-

-

64

Total number of disk key replication relationships

2048

Encryption Throughput Guidelines

Cisco SME Tape allows each cryptographic interface to be configured for both compression and encryption of data. When configured in this way, each interface supports up to 500 MBps of throughput.

Cisco SME Disk supports only encryption of data and allows up to 1250 MBps of throughput per cryptographic interface.

The throughput increases linearly with the number of cryptographic interfaces. Therefore, the Cisco MDS 9000 16-Port SSN module (which incorporates four Cisco SME interfaces) can support up to 2000 MBps of throughput for Cisco SME Tape and up to 5000 MBps for Cisco SME Disk.

Disk Encryption Latency Guidelines (Cisco SME Disk Only)

Read Operations

Each Cisco SME interface, when configured for disk encryption, adds:

30 microseconds of latency to 512-byte block reads

45 microseconds of latency to 2048-byte block reads

Latency increases slightly with increased I/O operations.

Write Operations

Write operations have no effect on latency because Cisco SME proxies the transfer ready from the host while waiting for a response from the target, and when the target responds, the data is already encrypted and ready to be transmitted.

Sizing Guidelines

You can size the Cisco SME environment in two ways:

- Provision a sufficient number of Cisco SME line cards to get the best line-rate throughput for each disk array or tape drive.

- Provision a sufficient number of Cisco SME line cards to get the aggregate throughput needed to for the backup window.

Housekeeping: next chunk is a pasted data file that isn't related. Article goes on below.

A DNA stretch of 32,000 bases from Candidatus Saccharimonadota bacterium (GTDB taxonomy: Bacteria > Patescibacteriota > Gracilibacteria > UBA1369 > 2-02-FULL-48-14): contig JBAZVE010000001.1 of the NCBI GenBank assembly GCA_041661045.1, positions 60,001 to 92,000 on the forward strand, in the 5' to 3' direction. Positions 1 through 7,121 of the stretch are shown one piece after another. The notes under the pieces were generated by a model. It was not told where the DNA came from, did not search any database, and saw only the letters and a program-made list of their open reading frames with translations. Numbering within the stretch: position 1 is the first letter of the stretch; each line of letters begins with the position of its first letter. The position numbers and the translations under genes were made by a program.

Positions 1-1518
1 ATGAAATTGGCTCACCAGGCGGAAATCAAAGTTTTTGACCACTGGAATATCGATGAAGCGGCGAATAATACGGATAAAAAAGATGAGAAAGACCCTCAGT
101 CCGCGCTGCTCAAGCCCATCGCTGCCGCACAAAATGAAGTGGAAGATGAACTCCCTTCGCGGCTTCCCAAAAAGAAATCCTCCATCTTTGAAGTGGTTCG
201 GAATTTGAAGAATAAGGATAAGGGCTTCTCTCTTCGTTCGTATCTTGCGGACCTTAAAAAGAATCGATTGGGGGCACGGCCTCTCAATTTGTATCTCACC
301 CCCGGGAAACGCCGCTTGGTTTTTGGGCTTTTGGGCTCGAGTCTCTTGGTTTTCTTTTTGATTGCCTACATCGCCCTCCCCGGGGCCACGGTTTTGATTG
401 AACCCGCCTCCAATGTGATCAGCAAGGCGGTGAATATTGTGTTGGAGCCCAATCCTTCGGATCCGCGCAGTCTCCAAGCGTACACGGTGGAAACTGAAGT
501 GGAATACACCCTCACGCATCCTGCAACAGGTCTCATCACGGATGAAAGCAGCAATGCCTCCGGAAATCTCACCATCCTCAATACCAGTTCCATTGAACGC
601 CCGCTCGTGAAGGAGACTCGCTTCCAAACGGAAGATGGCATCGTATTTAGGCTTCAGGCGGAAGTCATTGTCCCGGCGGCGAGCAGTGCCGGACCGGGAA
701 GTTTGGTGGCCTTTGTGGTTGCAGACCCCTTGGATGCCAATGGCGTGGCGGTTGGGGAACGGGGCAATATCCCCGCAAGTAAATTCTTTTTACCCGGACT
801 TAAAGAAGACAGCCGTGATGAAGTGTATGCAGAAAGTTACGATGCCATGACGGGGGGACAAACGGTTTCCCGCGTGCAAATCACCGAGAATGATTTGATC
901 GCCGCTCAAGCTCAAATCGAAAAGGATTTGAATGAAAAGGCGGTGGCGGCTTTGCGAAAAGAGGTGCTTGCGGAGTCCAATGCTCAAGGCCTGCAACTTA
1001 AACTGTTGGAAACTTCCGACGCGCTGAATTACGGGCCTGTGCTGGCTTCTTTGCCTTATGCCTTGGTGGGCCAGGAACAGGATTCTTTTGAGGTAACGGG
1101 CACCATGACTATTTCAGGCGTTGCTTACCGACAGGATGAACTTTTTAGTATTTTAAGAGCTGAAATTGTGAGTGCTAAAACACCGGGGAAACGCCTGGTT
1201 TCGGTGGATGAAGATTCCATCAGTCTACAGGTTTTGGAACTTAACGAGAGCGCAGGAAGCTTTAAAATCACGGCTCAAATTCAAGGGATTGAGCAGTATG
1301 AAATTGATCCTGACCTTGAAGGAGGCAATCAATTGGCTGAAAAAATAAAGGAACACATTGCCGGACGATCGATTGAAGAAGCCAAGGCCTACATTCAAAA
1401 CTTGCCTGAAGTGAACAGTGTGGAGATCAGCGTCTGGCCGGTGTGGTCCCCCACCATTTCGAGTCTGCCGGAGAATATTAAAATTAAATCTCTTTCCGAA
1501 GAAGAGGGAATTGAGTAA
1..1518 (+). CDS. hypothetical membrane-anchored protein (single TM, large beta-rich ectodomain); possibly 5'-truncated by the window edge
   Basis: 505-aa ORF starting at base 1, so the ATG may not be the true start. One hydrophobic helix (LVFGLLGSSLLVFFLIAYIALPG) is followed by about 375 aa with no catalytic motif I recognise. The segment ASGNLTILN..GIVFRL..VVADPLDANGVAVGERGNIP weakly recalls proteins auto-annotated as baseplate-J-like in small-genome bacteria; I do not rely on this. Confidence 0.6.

The peak throughput to each disk or tape drive with Cisco SME is about the same as that without Cisco SME. The addition of Cisco SME has little or no negative effect on the throughput to each disk or tape drive.

The peak throughput to each tape drive depends on the type of the drive, the server performance, the host bus adapter (HBA) speed (2, 4 or 8 Gbps), and the compressibility of the backup data. For Canterbury Corpus data, the observed compression ratio using Cisco SME is 4.7:1.

- For example, for an LTO-3 tape drive, the peak throughput is the range 80 to 120 MBps, depending on other factors.

You should use the actual observed per-drive throughput for sizing calculations.

The sizing calculations must be performed independently for each fabric in a dual-fabric SAN.

Sizing Using Line-Rate Disk or Tape Drive Throughput

Estimate the per-drive peak throughput in the existing SAN environment.

Use the interface throughput per Cisco SME to derive the number of disk or tape drives that can be serviced by each Cisco SME interface.

- Case 1: With an LTO-3 drive that achieves 80-MBps peak throughput (as observed in the existing SAN), five such drives can be serviced by each Cisco SME interface.

- Case 2: With a disk array that achieves 3000-MBps peak throughput (as observed in the existing SAN), one such disk array can be serviced by three Cisco SME interfaces.

Derive the total number of Cisco SME interfaces required to support all the disk arrays or tape drives in the SAN.

Note: Each Cisco MDS 9000 18/4-Port MSM or Cisco MDS 9222i supervisor module contain one Cisco SME interface; each Cisco MDS 9000 16-Port SSN contains four Cisco SME interfaces.

To account for failures, add 20 percent or one Cisco SME interface per switch (whichever is greater) to the total number calculated above.

Detailed examples are provided in the appendix.

Sizing Using Backup Window Calculations

Estimate the aggregate backup throughput requirement to accommodate the backup window. Include projected growth in backup data.

- For example, assume that a total of 90 TB needs to be backed up in a timeframe of 18 hours; this translates to 5 TB per hour, or about 1456 MBps.

Derive the total number of Cisco SME interfaces required to meet this aggregate throughput.

- In the preceding example, a total of three Cisco SME interfaces are required (1456/500).

To account for failures, add 20 percent or one Cisco SME interface per switch (whichever is greater) to the total number calculated above.